* Miner sees 2013 industrial output flat in developed world
* CFO says “not afraid” to write off unprofitable assets
By Jeb Blount and Leila Coimbra
RIO DE JANEIRO, Jan 29 (Reuters) - Emerging-market demand for iron ore, which accounts for 90 percent of the profit at Brazilian miner Vale, will keep prices between $110 and $180 per tonne over the long term, Chief Financial Officer Luciano Siani said Tuesday.
Vale has struggled with falling iron ore prices , which touched three-year lows in September of 2012 and forced it and other big miners to reassess the costs of holding on to unprofitable operations.
Earlier on Tuesday, miner Anglo American announced it would take a $4 billion writedown on its Minas Rio iron ore project in Brazil.
Mining giant Rio Tinto ousted its chief executive, Tom Albanese, on Jan. 17 after it took $14 billion in impairments tied to its underperforming Mozambican coal and Canadian aluminum operations.
Analysts say Vale has had its share of problem investments ranging from its Rio Colorado potash project in Argentina to its massive Simandou iron ore project in Guinea. When asked about those projects, Siani said Vale was “not afraid to write off non-performing assets.”
He said during a meeting of institutional investors in Rio de Janeiro that the company plans to reduce its 50 percent stake in the CSP steel mill project in the northeastern city of Pecem, in which South Korea’s Dungkuk holds 30 percent and Posco the remaining 20 percent.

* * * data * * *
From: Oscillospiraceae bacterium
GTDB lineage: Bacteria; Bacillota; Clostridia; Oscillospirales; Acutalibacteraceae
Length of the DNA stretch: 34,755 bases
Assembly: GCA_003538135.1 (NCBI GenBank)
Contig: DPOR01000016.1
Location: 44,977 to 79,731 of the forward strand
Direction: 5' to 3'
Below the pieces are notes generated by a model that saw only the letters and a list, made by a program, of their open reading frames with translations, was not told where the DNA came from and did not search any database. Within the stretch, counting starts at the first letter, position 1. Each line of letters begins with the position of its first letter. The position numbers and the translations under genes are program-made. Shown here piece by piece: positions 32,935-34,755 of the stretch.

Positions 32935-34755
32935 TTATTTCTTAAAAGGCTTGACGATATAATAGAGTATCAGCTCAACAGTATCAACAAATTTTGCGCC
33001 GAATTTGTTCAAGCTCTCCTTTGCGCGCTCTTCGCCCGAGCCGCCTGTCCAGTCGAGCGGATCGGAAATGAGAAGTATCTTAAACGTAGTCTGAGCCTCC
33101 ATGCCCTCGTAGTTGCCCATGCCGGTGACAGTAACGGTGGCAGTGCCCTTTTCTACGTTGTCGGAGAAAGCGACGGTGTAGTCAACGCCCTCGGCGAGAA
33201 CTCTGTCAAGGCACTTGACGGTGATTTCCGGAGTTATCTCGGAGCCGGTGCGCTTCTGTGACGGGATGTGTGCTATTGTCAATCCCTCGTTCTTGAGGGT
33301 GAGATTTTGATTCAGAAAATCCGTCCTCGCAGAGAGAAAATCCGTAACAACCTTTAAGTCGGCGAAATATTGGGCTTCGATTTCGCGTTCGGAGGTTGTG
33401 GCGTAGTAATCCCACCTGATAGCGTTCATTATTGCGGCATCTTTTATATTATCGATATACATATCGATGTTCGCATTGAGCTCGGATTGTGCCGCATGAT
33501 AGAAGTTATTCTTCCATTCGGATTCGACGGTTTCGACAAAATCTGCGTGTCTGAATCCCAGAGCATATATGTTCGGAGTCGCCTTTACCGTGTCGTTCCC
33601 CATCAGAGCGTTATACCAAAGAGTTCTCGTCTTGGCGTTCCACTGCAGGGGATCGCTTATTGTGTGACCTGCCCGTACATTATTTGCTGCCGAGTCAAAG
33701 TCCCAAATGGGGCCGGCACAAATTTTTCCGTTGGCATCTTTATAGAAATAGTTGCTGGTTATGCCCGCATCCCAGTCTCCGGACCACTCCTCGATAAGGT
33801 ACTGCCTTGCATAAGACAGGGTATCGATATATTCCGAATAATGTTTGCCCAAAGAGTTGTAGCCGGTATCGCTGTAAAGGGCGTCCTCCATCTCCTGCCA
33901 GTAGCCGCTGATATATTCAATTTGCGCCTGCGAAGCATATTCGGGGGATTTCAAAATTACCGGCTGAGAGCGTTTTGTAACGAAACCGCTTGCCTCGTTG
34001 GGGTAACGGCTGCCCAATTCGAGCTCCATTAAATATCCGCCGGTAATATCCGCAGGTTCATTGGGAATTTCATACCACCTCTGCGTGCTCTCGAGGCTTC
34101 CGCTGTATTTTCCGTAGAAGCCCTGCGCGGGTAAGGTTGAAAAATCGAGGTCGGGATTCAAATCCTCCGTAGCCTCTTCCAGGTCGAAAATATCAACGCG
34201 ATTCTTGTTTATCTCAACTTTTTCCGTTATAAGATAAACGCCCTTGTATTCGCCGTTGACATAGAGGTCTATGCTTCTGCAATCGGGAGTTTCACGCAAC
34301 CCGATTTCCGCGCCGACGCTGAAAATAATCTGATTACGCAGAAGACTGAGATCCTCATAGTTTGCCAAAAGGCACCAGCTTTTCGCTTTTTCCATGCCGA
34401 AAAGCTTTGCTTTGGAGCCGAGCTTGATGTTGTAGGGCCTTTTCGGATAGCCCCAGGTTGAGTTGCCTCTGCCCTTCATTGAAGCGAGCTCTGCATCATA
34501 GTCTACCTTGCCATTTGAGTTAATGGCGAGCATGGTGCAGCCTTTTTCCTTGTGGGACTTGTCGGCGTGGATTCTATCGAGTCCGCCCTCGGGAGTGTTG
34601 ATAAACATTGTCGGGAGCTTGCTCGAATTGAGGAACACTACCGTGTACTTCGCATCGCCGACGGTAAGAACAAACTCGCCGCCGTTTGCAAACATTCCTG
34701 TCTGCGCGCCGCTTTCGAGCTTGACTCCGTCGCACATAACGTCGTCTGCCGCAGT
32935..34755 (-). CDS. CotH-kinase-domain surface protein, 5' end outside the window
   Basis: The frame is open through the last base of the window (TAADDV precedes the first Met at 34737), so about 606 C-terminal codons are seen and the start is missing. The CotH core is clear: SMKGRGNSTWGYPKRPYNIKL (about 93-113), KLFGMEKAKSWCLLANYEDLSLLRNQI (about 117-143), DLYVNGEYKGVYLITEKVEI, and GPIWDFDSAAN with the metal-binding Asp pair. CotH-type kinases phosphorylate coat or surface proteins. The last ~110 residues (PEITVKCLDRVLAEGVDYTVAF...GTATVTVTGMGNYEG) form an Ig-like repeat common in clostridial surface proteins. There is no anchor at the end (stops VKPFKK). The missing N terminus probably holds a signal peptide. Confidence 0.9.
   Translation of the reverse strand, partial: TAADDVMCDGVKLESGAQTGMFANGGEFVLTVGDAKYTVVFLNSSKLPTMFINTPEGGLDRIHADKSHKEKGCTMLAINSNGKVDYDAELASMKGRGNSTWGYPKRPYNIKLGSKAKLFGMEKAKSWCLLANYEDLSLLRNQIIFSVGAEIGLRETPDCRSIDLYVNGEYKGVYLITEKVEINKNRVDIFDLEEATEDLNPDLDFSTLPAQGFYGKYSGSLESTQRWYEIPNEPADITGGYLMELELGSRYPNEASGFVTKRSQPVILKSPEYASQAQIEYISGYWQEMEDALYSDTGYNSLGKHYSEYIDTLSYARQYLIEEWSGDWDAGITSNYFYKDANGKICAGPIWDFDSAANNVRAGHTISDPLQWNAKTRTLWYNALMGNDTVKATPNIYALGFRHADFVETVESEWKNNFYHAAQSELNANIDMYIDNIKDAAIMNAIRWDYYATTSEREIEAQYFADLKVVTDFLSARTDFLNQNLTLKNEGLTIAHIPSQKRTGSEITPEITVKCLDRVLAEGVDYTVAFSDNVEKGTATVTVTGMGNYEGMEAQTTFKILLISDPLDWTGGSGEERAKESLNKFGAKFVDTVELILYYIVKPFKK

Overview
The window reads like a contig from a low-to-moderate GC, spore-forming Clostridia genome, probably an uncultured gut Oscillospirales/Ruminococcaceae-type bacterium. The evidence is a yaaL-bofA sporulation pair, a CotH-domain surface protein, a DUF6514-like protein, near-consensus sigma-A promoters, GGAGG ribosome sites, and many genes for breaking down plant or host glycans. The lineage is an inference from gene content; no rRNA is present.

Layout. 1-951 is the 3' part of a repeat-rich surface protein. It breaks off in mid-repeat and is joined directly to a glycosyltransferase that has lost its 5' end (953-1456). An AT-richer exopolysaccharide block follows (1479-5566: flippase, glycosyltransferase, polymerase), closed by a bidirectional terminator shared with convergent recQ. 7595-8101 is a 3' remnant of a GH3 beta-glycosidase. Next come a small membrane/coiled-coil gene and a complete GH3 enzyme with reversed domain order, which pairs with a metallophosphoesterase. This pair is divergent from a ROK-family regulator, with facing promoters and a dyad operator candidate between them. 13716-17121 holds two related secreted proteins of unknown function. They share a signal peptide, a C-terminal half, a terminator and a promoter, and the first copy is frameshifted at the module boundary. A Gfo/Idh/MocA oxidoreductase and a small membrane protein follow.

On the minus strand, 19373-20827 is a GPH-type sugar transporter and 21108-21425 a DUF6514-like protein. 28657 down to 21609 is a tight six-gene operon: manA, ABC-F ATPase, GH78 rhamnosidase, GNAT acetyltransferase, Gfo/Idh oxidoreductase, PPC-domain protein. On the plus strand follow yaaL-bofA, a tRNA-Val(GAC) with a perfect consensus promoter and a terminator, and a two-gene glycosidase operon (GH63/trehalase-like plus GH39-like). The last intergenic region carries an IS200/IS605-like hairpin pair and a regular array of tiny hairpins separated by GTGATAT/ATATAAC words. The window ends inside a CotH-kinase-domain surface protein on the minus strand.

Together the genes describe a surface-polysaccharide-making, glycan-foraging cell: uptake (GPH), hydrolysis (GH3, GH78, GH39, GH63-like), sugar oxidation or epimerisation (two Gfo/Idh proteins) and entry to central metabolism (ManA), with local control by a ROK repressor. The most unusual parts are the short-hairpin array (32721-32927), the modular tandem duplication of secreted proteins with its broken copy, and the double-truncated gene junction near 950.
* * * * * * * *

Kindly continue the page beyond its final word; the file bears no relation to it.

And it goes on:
“We are excited about this mill because of the growing demand for steel in the northeast of Brazil,” Siani said. “But our goal is not to be a steelmaker.”
Vale plans to spend more than $400 million on the project in 2013.
Vale has taken stakes in steel mills in the past in exchange for long-term, iron-ore supply contracts. In order to avoid competing with its iron ore clients, Vale does not plan to manage the mill and hopes to cut its share to a minority stake, Siani said.
Roberto Castello-Branco, Vale’s head of investor relations, said earlier in the day that prices for iron ore would be supported by growth in markets such as China.
He estimated industrial production - an indicator of demand for steel and its main component iron ore - to grow by about 7 percent in emerging markets in 2013 but remain flat in developed countries. He added that iron ore stocks in China, the world’s largest importer of ore, remained low.
Spot China-landed iron ore prices have rebounded in recent months to nearly $150 a tonne. Speaking at the same event as Siani in Rio de Janeiro, Itau BBA analyst Marco Assumpcão said he saw iron ore prices easing to between $95 and $120 a tonne in the coming years.
”Our outlook is a bit more optimistic than Itau BBA,“ Siani said. ”We want to recover the market share we lost.
Vale shares closed up 1 percent on Tuesday after the company said it would submit to its board a proposal for shareholder dividends of at least $4 billion this year, or two-thirds of the minimum dividends approved in 2012, after a global slowdown and a drop in iron ore prices.
In 2011, Vale paid shareholders a record $9 billion in dividends, but weaker iron ore demand has made the miner more cautious about the year ahead. Vale said in December it will invest $16.3 billion in 2013, down 24 percent from its 2012 capital spending budget.